Deep in the Purcell Mountains of British Columbia, Canada, I discover the real draw of snowmobiling.
In This Snowmobile Article You Will Discover:
- The Best Place to Rent Sleds in BC’s Kootenays
- Tips for Driving these Machines
- Why You Should Try It Out!
- A Cool Video
Snowmobiles also have a bad reputation. They’re loud. They’re fast. From an outsider’s perspective, the safety record of big-mountain sledding leaves something to be desired. I’ve been vocal in Ski-Doo-criticism in the past. But I have a most un-Canadian confession: I’ve actually never ridden one.
I’m in Golden, British Columbia, meeting up with Mike Palumbo at Snowpeak Rentals to uncover the attraction behind these high-powered mountain-climbers and determine if responsible snowmobiling is, in fact, not an oxymoron.
I jump astride my 800cc Ski-Doo at Golden’s Quartz Creek, a network of groomed trails maintained by the Golden Snowmobile Club and Golden Snowmobile Trail Society. A group of six virgin sledders, with Palumbo at the lead, we idle past an avalanche-beacon check, then upslope on a groomed trail as wide as two-lane highway. The machines are certainly loud and fast, and, thumbing the throttle, I become a bit of a hypocrite to my self-propelled preferences.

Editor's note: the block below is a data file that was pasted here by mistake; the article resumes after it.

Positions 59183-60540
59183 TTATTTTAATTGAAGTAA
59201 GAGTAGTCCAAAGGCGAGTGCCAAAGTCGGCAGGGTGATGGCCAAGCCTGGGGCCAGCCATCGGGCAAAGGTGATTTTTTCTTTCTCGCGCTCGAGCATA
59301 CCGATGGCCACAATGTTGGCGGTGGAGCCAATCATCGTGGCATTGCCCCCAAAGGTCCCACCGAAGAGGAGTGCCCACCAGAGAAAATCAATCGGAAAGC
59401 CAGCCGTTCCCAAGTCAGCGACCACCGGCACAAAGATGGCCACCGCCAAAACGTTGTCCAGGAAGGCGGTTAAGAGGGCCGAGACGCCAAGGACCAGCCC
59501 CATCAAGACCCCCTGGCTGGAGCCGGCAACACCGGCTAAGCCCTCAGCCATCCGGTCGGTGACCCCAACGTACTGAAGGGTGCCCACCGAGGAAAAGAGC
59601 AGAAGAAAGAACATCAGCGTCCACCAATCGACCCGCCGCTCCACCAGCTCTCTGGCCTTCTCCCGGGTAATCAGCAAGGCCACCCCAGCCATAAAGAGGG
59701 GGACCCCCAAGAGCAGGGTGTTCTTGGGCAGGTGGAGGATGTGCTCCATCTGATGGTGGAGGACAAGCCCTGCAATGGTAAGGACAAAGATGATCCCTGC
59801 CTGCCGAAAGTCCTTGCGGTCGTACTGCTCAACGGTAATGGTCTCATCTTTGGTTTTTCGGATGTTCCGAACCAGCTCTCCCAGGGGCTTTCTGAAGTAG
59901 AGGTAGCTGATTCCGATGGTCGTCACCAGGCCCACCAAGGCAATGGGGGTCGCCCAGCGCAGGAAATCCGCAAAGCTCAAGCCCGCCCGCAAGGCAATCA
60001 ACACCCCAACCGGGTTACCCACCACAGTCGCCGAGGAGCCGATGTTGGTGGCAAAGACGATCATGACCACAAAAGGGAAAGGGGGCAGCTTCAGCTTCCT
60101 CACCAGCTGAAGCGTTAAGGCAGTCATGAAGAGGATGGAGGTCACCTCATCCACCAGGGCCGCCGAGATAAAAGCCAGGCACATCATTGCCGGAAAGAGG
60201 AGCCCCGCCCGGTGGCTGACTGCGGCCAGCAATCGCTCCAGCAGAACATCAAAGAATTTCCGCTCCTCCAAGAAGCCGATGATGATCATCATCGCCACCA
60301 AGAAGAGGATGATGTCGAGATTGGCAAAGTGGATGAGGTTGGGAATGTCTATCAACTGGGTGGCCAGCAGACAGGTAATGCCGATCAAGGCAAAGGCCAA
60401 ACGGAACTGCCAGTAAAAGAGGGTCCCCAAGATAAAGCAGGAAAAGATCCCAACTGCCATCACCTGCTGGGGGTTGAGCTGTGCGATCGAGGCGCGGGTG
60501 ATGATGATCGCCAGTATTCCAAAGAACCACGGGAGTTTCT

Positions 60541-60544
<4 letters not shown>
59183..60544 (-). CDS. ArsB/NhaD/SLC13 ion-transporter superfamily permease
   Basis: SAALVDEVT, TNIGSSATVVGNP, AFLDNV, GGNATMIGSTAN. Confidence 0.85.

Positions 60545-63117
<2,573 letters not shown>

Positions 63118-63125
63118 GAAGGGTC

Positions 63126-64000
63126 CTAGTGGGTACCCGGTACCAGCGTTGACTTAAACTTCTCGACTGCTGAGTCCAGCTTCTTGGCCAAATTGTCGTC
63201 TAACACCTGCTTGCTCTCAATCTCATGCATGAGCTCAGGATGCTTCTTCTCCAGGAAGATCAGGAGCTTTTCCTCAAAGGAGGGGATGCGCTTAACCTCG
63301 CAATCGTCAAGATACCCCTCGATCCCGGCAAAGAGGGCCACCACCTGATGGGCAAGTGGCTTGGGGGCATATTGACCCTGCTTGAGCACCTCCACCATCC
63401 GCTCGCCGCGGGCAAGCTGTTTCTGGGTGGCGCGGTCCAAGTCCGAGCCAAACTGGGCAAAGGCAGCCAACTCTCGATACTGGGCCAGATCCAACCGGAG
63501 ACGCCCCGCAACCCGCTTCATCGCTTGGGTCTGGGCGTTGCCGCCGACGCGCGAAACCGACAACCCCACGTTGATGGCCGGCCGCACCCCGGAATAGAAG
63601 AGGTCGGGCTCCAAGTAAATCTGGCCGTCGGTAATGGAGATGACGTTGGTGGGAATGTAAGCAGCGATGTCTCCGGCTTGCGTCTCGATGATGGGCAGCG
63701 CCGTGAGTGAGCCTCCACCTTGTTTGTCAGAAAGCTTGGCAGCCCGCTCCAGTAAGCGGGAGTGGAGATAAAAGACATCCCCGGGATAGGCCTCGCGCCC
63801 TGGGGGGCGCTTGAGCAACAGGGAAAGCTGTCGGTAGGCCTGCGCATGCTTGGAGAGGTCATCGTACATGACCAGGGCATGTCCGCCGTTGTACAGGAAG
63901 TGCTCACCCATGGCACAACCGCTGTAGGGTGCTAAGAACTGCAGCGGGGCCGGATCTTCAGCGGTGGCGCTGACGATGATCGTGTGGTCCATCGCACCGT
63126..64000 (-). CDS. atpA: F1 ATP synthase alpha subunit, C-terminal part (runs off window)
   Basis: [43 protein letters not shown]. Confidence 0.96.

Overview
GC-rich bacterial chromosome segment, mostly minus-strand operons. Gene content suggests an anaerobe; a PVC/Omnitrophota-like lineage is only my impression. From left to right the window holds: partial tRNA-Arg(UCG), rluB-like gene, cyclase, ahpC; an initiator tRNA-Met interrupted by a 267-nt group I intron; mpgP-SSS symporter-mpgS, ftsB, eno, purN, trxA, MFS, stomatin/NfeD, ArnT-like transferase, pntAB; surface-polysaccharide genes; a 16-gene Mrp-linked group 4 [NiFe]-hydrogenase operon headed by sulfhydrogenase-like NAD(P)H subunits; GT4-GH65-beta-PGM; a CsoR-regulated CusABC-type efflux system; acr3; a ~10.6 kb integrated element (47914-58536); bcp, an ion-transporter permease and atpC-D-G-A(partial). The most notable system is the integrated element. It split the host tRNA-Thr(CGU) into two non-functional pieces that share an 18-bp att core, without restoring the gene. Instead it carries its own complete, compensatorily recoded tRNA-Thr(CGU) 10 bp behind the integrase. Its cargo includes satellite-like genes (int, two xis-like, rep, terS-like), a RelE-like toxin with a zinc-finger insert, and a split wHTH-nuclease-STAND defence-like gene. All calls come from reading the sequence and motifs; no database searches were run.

After 14 km, we arrive at the Quartz Creek warming hut, which is maintained by the local clubs, and enter steeper, narrower trails that run near the edge of Glacier National Park.
The riding becomes more challenging—at-speed in deep snow, left is right and right is left—as we weave past krumholtz and into a wide mountain meadow. It’s not long before we’re above 2,000 metres, surrounded by the snowy peaks of the Purcell Mountains, sparse alpine larch and not much else.
However, when I turn the ignition off, remove my helmet and catch a few snowflakes on my tongue, I see the real draw of mountain sledding. Upon these machines, we’re able to access in an hour a region it could take a day (or more) to get to by ski. And we’ve done so with relative responsibility—staying on marked trails and in designated areas.
Like most things, it seems, snowmobiling is all about intention.
Watch the Video Here: